Natural charm, an appealing metropolitan vibe and a strong footing in tradition make the seaside city of Guayaquil a must-visit spot. This historic port is known as the “Pacific Pearl,” and its hard-won independence is woven into the fabric of many famous landmarks. Here are three ways to dive into the culture of this coastal hub—the largest and most populous city in Ecuador.
Stroll through Bolívar Park
Located in the center of the city, this green space is replete with ornamental gardens, sprawling pathways and small fountains that make it the perfect place to walk or relax on a park bench. It’s dedicated to Venezuelan military and political leader, Simón Bolívar, who is credited with liberating much of South America from the colonial system of Spanish rule. After walking along the pathways, make your way across the street to the foot of the equine statue of Bolívar, which is located in front of the neo-Gothic Metropolitan Cathedral.
Keep an eye out: Bolívar Park is sometimes referred to as “Iguana Park” due to its impressive Green Iguana population. It’s not uncommon for you to see animals in the Galapagos like large reptiles, which can grow to over six feet long, lazing in the grass or lounging on a tree branch.
Take in the sights along the Malecón 2000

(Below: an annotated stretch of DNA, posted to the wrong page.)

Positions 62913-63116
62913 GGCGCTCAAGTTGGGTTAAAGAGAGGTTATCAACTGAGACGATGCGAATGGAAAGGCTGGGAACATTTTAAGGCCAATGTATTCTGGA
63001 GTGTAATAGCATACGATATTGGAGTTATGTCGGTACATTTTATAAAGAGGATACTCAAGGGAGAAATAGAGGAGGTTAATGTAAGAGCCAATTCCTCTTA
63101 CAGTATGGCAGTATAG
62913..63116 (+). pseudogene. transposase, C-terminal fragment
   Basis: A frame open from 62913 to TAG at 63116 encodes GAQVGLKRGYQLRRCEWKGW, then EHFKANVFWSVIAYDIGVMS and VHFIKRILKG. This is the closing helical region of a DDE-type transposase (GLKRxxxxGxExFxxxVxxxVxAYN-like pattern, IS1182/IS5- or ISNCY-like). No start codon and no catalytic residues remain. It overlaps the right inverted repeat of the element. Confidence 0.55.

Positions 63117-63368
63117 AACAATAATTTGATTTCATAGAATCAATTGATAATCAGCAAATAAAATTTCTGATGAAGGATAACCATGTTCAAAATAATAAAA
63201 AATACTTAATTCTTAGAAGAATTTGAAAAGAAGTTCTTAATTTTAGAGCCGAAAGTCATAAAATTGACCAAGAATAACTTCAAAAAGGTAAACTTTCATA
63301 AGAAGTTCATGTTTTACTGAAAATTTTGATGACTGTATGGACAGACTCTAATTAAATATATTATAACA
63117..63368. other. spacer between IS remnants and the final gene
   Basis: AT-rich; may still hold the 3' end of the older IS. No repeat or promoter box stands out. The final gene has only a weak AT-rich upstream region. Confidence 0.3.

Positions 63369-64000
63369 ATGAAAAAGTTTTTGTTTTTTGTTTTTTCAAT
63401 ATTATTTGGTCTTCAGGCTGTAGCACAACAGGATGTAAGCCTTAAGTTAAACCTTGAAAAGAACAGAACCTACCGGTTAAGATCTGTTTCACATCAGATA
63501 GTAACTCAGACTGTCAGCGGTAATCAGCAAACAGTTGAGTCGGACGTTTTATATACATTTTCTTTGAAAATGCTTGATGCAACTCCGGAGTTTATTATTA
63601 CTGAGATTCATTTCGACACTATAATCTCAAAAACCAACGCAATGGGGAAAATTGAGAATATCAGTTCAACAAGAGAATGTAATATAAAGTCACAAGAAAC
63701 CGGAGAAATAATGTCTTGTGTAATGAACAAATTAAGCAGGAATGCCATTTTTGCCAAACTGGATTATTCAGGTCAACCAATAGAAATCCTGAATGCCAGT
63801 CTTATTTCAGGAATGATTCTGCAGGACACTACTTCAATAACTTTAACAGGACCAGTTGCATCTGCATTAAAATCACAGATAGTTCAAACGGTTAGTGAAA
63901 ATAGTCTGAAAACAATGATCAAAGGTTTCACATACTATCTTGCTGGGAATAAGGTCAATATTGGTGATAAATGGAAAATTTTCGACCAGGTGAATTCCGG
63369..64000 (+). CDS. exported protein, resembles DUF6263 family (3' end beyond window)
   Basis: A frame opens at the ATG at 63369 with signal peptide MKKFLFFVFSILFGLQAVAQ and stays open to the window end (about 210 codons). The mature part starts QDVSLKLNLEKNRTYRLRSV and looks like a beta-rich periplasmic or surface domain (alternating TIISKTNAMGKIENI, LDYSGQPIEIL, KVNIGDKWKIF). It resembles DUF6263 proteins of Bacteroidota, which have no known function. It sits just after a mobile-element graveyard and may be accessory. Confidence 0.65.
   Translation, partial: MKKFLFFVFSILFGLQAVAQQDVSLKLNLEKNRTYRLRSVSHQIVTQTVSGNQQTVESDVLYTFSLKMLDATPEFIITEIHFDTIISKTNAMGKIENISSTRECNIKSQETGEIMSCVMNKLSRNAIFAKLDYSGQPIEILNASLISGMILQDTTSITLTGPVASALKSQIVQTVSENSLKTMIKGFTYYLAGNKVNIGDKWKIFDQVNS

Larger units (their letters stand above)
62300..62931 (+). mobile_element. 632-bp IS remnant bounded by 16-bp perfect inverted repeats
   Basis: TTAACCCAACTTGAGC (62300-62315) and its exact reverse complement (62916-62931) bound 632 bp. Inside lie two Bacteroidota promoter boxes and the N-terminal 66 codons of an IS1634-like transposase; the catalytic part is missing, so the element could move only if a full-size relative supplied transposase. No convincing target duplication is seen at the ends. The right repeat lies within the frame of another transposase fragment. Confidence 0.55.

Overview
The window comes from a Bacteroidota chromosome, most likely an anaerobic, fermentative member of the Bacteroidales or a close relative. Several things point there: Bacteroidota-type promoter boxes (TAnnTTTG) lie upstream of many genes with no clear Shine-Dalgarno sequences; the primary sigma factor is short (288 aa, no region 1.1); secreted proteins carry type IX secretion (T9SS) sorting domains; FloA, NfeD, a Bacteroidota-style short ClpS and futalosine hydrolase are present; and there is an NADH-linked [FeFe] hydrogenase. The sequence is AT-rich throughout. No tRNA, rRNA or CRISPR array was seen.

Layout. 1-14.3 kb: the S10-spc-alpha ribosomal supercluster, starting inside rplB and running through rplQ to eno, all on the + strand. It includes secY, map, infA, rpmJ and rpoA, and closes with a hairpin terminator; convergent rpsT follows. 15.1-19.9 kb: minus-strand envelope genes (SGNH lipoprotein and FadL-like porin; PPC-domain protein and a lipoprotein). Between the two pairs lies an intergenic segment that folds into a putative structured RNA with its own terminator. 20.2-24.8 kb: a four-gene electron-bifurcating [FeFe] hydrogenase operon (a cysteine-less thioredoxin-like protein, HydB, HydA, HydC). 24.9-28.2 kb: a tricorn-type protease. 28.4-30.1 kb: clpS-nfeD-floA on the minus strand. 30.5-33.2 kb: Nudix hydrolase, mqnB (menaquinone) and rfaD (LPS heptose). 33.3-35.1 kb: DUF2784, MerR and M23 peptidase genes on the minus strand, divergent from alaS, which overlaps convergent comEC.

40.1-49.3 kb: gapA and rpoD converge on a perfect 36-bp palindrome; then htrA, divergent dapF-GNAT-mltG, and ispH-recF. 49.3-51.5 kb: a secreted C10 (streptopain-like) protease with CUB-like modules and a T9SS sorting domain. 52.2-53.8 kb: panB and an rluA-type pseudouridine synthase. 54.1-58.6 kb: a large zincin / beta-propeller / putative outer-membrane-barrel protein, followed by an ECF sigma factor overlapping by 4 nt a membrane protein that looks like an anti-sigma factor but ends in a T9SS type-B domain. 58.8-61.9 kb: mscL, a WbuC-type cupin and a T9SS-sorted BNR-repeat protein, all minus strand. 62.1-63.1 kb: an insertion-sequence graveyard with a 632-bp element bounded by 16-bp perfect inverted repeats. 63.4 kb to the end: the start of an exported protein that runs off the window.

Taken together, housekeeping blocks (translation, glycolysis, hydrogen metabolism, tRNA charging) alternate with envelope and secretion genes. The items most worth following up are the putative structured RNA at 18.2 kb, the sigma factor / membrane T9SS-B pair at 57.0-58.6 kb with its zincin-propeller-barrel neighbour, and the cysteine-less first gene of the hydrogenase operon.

Malecón 2000 is an urban renewal effort that serves as a waterfront avenue. This gated, well-policed area runs along the western bank of the Río Guayas and is the perfect spot for a leisurely promenade. The tree-lined esplanade features tranquil botanical gardens, shopping centers, restaurants and statuary, making the area one of the city’s most popular public places. Mingle with locals as you stroll, and be sure to visit the area’s notable sites, including Integration Square and the fully transparent Crystal Palace.
History set in stone: The pier is also home to La Rotonda, which is a monument that depicts liberators José de San Martín and Simón Bolívar shaking hands, backed by a set of soaring, flag-topped marble columns. This site commemorates the famous meeting between the two generals in July of 1822.
Explore Barrio Las Peñas
This colorful, 400-year-old area is located at the foot of Santa Ana Hill, marking the point where the city of Guayaquil was founded. It’s distinguished as one of the city’s oldest neighborhoods and boasts an array of colorful, wooden homes built in a unique architectural style that pays homage to Guayaquil’s colonial past. Make your way along the area’s 16th-century cobbled streets, where you’ll discover charming balconies, historic squares, bohemian artist nooks and Santo Domingo, the city’s oldest church.
Preserving a cultural treasure: Las Peñas had to be completely rebuilt after a fire known as El Incendio Grande destroyed the whole area in 1896. The effort to reconstruct the historic neighborhood in the 20th century hints at its importance and impact on Guayaquil’s heritage.